Tennessee is out, blown out, which shrunk the pool of College Football Playoff contenders. The rest of the CFP top five survived and advanced, in largely shaky fashion, but that’s immaterial at this point. We have reached the “Just Win, Baby,” portion of the schedule for the four teams that are still undefeated.
There are two games to go for six of the seven remaining contenders, just one left for the loser of Michigan-Ohio State. We’ll see how much that proverbial “13th data point” ends up meaning. But before then, we’ll see what kind of upheaval Rivalry Week might be able to wreak upon the process.
Let’s get on to the Good, the Bad and the Ugly of the latest College Football Playoff rankings:
LSU seems all but assured of a spot in the playoff if it wins out, beating Texas A&M Saturday and upsetting No. 1 Georgia in the Southeastern Conference championship game. The 9-2 Tigers at No. 5 remained ahead of 10-1 USC (No. 6). CFP selection committee chairmen Boo Corrigan pointed out that the LSU-USC comparison has been a “dominant conversation” that has been discussed “over and over and over again.”
But most importantly for LSU, the eviction of Tennessee from contender status removes the potential roadblock to the Tigers making it as the SEC champ. Had Tennessee finished 11-1 with a 27-point win over LSU in Baton Rouge, a case could have been made that the Volunteers were more deserving than the Tigers. But that’s a cold case now, closed by South Carolina in routing the Vols.
The committee clearly likes what it’s seeing from LSU as the year has gone on. “We’re looking for growth during the course of the season, and LSU since that loss to Florida State and the way that they’ve played and the way they’ve continued to improve, the win over Alabama, the convincing win over Mississippi are two things that we’ve really looked at,” Corrigan said.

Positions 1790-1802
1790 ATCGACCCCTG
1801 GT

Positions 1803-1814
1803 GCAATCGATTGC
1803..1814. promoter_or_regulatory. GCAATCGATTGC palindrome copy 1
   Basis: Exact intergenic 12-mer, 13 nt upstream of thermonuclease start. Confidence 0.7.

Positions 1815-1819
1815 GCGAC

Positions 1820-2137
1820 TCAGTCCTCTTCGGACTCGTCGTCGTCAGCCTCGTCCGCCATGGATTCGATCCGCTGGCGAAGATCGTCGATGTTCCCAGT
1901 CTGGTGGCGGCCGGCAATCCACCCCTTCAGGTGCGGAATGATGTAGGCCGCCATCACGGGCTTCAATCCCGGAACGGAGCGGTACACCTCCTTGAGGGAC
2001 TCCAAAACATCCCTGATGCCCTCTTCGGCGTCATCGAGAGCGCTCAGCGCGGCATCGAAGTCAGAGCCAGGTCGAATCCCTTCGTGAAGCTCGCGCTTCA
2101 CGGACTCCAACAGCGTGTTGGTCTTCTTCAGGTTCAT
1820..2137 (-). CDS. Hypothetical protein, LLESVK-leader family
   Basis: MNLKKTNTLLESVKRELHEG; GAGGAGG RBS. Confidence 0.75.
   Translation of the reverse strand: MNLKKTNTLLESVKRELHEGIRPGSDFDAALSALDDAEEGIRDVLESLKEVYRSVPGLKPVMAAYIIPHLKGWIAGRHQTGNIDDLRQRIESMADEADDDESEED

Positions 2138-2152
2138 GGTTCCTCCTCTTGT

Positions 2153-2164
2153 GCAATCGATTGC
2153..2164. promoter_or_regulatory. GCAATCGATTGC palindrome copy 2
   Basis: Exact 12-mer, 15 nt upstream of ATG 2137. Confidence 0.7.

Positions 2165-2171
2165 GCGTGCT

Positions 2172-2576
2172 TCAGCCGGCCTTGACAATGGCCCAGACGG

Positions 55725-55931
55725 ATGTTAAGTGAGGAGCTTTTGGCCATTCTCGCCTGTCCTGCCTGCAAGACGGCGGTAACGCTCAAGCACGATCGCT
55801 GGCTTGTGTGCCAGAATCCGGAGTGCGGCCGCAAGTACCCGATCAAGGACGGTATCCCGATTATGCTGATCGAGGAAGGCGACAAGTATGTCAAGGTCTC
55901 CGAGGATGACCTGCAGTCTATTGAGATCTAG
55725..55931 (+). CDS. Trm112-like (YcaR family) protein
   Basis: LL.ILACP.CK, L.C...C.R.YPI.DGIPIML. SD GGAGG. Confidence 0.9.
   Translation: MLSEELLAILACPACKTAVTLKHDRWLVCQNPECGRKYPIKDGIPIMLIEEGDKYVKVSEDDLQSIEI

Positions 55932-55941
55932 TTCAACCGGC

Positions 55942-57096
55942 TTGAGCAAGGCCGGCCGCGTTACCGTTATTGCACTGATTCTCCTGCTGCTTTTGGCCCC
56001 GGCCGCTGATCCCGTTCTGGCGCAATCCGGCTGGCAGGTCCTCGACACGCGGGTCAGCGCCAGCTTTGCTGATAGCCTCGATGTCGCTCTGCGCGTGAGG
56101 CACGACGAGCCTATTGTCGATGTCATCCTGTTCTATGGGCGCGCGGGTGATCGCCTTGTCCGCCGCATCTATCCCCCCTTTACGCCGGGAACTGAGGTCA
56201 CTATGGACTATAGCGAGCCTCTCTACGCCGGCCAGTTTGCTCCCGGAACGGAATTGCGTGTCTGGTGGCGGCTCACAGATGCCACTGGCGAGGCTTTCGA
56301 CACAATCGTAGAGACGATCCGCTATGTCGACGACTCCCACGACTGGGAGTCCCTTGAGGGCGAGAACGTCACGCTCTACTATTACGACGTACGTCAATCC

In comparing LSU and USC, Corrigan added, “One area we still have questions on is the strength of the defense of USC, and looking at it in its entirety, we believe that LSU deserved to be ranked 5 and SC 6.”
Clemson (10-1) is still hanging around at No. 8 — one spot behind two-loss Alabama, but will have two better resume-enhancing opportunities ahead than the Crimson Tide’s season-ending game against 5-6 Auburn. It’s not likely, but certainly not impossible, for a 12-1 Tigers team to slide in at No. 4 with wins over South Carolina (7-4) and North Carolina (8-3).
The Tar Heels had a bad loss Saturday but remain solidly in the Top 25 at No. 17. And while Clemson lost one ACC opponent from the rankings (North Carolina State), it gained one in the team that beat the Wolfpack (Louisville moved in at No. 25). There was some conjecture that South Carolina could vault in with the blowout of Tennessee, but that didn’t happen.
Clemson’s best path to the playoff would include losses by Michigan, TCU and USC, but it might not need all that. If two of the three lose and the Tigers win out, the opportunity could be there. But the selection committee clearly is not sold at this stage.
Michigan is the most at-risk team of the upcoming rivalry weekend. The Wolverines (11-0) are No. 3 but a solid underdog at Ohio State, and they could fare poorly in a one-loss resume contest with two or more conference champions with 12 wins (USC, TCU, Clemson). Michigan’s much-discussed non-conference schedule can be the disqualifying factor — although a competitive loss in the Horseshoe might mitigate that.
Ohio State, on the other hand, would have greater schedule strength as a one-loss team thanks to a season-opening victory over Notre Dame. The Buckeyes could afford a loss Saturday more than the Wolverines.
One factor for both Ohio State and Michigan: their victories over likely Big Ten West winner Iowa aren’t resonating. The Hawkeyes remain unranked by the committee, as does the rest of the West. (That includes the other two contenders to win that motley division, Purdue and Illinois.)
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